DEFICIENT GOSPEL. The teachers in that church are gonna go out of their way to avoid any scriptures which tell us ingratitude and judgmentalness are unchristlike. Instead they’ll quote plenty of scriptures, out of context of course, which endorses bad behavior, and makes it sound like God feels the very same way.

Hence you’ll get a very askew picture of God’s kingdom; one which drives way too many Christians to despair and apostasy and nontheism. ’Cause if they’re gracious than God is, why follow him?—it’d be better if he followed us, right?

ESCALATION. Humans love to play games of one-upmanship, and this is all too true of judgmental people. It’s not enough for them to disapprove of sin; they feel they gotta disapprove of sinners. It’s not enough to disapprove of sinners; they gotta hate sinners. It’s not enough to hate sinners; they gotta punish sinners. It’s not enough to punish sinners; they gotta exterminate sinners. And so on.

Hence all the ungracious Christians who start with, “Yeah we’re agreed they’re sinners and going to hell,” then ramp it up to, “and we gotta drive them out of our town, and country, and pass laws against them.” And it’s back to people who think sinners are ruining America, so let’s purge America of sinners.

Hence they get into politics. Lotta ingrates in politics, y’notice.

HYPOCRISY. Christians sin. Duh. We shouldn’t—and when we do, we have Christ Jesus, who forgives all, and forgives everyone. 1Jn 2.1-2 But ungracious Christians do not forgive all, and certainly don’t forgive everyone; and you’re seldom to never gonna trust them with your confessions. ’Cause at best they’re gonna demand some kind of ridiculous, lengthy “restoration” process which guarantees everybody in the church is never wholly gonna trust you again; and at worst you’re disfellowshiped and gotta find another church.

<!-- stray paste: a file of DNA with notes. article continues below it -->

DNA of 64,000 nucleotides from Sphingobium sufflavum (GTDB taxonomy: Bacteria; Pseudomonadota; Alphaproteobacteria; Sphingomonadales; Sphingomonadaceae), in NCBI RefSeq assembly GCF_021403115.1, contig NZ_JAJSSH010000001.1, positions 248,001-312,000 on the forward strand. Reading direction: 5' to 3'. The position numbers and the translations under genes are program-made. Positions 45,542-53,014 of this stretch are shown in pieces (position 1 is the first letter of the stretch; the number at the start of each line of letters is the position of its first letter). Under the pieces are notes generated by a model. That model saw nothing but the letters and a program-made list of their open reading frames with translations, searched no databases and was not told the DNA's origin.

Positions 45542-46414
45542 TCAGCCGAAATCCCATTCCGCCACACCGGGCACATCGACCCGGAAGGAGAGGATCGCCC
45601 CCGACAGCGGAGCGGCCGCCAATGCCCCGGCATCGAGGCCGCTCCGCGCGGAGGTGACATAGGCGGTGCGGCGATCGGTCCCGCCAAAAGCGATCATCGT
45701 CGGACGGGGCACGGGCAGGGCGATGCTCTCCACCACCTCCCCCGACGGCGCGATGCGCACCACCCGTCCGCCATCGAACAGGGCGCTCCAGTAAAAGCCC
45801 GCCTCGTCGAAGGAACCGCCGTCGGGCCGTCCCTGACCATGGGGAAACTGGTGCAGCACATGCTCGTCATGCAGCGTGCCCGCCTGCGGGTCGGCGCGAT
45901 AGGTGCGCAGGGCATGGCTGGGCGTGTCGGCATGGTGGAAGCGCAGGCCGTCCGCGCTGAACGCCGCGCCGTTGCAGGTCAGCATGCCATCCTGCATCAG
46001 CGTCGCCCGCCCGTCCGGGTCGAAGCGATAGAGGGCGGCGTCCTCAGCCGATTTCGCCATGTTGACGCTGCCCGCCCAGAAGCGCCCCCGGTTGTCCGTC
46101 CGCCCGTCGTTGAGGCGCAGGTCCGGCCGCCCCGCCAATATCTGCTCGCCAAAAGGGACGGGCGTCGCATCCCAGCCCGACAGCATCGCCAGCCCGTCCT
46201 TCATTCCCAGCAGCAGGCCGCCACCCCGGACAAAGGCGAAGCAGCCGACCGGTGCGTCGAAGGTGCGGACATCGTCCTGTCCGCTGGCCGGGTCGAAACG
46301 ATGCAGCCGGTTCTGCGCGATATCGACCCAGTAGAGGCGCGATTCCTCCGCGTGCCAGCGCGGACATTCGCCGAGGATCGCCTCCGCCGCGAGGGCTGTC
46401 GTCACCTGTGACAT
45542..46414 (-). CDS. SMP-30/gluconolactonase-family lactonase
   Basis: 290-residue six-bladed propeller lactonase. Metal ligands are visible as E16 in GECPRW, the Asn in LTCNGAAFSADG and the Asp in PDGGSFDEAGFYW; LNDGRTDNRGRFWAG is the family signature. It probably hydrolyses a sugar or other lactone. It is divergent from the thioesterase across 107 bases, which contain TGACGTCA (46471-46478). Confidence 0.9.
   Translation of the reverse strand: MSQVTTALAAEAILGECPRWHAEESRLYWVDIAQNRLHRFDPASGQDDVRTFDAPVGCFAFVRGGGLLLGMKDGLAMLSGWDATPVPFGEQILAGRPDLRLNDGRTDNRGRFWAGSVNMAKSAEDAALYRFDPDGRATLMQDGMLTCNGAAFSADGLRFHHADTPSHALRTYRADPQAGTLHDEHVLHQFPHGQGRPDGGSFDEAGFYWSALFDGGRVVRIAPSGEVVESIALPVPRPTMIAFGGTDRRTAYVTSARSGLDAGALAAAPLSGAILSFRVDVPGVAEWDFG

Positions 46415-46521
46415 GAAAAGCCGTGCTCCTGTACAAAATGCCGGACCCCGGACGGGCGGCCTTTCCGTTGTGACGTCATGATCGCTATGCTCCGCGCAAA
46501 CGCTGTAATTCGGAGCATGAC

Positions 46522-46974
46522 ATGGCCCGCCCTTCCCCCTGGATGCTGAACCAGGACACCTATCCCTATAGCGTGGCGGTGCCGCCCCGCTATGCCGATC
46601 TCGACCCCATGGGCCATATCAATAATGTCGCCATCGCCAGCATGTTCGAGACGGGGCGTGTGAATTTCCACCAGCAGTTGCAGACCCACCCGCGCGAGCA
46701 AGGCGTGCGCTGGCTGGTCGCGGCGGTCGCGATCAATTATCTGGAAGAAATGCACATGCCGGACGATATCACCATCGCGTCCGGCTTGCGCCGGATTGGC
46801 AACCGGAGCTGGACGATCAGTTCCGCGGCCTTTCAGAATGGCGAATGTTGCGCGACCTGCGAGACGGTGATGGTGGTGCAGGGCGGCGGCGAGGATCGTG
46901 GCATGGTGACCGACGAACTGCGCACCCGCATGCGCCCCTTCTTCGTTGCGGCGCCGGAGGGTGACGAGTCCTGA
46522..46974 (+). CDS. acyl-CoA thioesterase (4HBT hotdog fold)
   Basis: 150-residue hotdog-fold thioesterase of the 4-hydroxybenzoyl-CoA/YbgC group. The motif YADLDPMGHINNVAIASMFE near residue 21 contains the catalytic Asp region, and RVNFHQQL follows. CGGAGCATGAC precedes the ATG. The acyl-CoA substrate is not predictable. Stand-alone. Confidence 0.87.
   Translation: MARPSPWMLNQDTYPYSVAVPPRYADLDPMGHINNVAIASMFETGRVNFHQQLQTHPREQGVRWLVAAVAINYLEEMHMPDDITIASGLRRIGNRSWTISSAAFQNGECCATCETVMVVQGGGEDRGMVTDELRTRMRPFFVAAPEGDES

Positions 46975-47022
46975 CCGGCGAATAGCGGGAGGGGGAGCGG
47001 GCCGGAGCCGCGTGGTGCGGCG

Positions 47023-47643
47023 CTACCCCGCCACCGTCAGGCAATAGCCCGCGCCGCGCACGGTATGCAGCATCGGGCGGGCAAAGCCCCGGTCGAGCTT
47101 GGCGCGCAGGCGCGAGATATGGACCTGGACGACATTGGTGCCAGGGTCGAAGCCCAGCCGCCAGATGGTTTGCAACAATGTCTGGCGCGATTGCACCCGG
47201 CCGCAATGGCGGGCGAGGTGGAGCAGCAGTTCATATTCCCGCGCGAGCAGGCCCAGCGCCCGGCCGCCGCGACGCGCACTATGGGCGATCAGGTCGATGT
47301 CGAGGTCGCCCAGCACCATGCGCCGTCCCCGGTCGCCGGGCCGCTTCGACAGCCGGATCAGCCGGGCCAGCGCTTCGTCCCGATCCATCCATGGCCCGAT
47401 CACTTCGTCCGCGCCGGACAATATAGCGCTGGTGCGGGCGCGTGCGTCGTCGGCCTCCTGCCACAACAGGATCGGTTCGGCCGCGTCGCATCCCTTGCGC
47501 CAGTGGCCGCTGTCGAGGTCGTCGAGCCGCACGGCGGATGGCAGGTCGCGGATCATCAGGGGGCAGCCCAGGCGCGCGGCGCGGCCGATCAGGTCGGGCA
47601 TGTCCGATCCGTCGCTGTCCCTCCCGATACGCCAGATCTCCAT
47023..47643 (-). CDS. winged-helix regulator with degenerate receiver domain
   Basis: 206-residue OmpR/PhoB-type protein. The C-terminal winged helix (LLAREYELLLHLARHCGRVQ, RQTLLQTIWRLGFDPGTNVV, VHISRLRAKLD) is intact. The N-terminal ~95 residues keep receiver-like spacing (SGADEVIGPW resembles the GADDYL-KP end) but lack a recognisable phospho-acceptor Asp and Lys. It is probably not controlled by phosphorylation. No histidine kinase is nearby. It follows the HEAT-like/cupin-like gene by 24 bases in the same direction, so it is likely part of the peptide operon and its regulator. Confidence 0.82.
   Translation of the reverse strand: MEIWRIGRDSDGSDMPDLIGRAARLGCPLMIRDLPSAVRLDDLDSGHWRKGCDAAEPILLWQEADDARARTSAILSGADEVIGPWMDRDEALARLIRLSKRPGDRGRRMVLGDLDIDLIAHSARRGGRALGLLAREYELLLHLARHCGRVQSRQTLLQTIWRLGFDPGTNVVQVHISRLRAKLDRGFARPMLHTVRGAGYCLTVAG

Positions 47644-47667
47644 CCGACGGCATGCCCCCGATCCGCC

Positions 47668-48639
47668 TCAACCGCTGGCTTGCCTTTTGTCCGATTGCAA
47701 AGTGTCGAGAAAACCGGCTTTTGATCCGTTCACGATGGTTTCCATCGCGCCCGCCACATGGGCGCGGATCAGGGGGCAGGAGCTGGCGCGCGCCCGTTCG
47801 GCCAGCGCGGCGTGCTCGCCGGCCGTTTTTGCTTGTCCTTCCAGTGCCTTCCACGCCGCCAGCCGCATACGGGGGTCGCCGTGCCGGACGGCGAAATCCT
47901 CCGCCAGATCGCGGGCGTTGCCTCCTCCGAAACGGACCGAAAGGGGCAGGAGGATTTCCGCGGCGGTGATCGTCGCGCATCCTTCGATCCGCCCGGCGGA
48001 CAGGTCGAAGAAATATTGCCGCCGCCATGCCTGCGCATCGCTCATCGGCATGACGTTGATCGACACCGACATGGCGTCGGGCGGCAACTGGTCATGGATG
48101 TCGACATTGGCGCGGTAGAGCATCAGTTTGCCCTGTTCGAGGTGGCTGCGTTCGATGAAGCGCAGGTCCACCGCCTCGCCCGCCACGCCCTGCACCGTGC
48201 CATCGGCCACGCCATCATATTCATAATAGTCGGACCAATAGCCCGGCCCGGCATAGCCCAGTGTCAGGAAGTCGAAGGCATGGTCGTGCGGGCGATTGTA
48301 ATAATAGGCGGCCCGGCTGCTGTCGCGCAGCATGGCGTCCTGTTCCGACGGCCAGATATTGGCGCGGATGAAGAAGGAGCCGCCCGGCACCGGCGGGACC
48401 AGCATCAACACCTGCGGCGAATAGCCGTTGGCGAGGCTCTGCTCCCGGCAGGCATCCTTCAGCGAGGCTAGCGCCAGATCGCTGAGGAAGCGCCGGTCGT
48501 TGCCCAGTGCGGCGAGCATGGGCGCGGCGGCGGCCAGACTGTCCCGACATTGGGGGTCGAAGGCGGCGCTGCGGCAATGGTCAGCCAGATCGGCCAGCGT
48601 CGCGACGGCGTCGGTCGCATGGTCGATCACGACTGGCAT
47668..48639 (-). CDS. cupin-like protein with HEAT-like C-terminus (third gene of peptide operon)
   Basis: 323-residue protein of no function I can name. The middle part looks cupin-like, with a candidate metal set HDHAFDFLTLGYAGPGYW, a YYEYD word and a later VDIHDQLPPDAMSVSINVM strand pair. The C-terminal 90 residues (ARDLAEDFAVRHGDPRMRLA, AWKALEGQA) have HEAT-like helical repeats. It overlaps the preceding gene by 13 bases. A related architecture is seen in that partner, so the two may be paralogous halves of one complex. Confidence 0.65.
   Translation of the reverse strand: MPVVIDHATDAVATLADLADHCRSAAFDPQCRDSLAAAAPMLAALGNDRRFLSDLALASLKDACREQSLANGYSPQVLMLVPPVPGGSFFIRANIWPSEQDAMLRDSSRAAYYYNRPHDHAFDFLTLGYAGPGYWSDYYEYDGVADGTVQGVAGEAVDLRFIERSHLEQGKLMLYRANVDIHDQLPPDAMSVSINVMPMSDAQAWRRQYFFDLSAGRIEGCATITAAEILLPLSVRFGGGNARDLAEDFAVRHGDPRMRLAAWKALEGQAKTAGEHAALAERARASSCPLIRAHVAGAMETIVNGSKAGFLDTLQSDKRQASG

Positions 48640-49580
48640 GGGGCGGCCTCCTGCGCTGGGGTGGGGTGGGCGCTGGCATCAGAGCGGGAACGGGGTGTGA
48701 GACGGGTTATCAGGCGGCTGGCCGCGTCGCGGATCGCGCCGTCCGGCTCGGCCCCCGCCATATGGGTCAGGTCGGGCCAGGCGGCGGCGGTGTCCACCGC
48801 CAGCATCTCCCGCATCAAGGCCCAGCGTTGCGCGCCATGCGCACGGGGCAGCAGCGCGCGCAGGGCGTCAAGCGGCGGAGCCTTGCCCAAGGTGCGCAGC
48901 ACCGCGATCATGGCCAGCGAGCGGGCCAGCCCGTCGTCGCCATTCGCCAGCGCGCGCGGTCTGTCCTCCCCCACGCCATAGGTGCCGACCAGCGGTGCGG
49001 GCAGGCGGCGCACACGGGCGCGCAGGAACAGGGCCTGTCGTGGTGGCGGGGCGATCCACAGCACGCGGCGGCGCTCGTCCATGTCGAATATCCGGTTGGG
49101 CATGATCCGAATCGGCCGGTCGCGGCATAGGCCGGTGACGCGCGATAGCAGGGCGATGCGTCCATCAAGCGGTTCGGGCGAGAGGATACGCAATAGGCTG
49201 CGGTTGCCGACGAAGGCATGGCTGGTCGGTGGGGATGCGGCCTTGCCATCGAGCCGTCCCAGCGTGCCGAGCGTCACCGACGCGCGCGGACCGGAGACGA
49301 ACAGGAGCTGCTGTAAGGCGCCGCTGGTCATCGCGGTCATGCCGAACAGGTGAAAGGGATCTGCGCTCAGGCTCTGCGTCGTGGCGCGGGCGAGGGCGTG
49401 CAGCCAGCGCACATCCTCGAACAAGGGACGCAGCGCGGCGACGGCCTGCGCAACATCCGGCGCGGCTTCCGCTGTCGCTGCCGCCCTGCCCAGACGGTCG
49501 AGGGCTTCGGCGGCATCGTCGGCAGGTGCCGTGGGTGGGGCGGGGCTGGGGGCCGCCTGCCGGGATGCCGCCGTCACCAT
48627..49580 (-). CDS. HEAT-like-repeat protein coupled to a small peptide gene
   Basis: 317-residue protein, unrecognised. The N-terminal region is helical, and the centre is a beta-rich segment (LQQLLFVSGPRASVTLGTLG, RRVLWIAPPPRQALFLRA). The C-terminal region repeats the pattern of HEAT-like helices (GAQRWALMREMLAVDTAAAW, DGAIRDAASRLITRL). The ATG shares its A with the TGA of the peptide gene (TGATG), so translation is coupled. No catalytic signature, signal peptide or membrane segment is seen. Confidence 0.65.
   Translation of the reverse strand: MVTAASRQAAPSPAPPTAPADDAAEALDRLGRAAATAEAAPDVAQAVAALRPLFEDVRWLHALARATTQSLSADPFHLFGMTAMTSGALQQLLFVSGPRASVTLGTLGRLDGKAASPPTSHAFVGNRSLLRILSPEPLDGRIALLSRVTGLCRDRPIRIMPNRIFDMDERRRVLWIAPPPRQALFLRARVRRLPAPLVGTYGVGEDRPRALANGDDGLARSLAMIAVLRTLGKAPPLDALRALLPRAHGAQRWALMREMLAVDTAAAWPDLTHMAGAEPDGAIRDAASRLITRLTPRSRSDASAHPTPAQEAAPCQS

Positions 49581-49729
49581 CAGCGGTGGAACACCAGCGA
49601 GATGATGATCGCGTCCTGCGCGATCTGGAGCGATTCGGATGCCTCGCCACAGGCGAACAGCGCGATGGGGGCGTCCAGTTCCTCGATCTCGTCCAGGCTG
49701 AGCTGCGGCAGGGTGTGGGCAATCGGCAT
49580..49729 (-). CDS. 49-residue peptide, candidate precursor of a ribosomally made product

So the sins hide. And to convince everyone you would never, ever commit such sins, you gotta emphasize how greatly you’re against them. Even overemphasize it a bit. A little too much.

INTOLERANCE. Once the Holy Spirit gets through to one of ’em, convinces that person of the necessity of grace, and they start showing compassion to the very people their congregation has damned… very quickly will they get accused of going liberal, get ostracized, and get driven away.

Yeah, there are a lot of ingrates who don’t understand there’s a difference between grace and liberalism. Grace says, “That needn’t get in God’s way, nor mine.” Liberalism says, “Go ahead and do that! You do you.” (Libertarianism does that too; they’re not as dissimilar a view as most people think.) Grace doesn’t judge, but neither does it pretend there’s no such thing as sin, nor that sin has no consequences. If you can’t tell the difference, you clearly don’t understand grace.

And ingrates are, true to form, not gonna understand what gracious Christians are doing, and drive ’em out as if they’re endorsing sin. They feel they have to. They can’t permit even the appearance of evil among them; they have to be “holy.”

They, and the Pharisees who were seriously bugged by Jesus eating with taxmen and sinners, would get along great.

While these misbehaviors might offend you (and me; I grew up around ’em), there are plenty of people who love this kind of thing. People who are outraged that their churches aren’t political enough, or don’t “speak out against sin” enough, or aren’t angry and judgmental and “holy” enough. People who want a church who endorses their ungracious behavior; a pastor who not only never tells them it’s wrong, but even tells them it’s righteous—and conveniently ignores all the scriptures which tell us it’s not.

I’m not thrilled that they attract ungracious pagans, and turn ’em into the same sons of hell they are. But it still presents a useful opportunity for the Holy Spirit. So there’s that.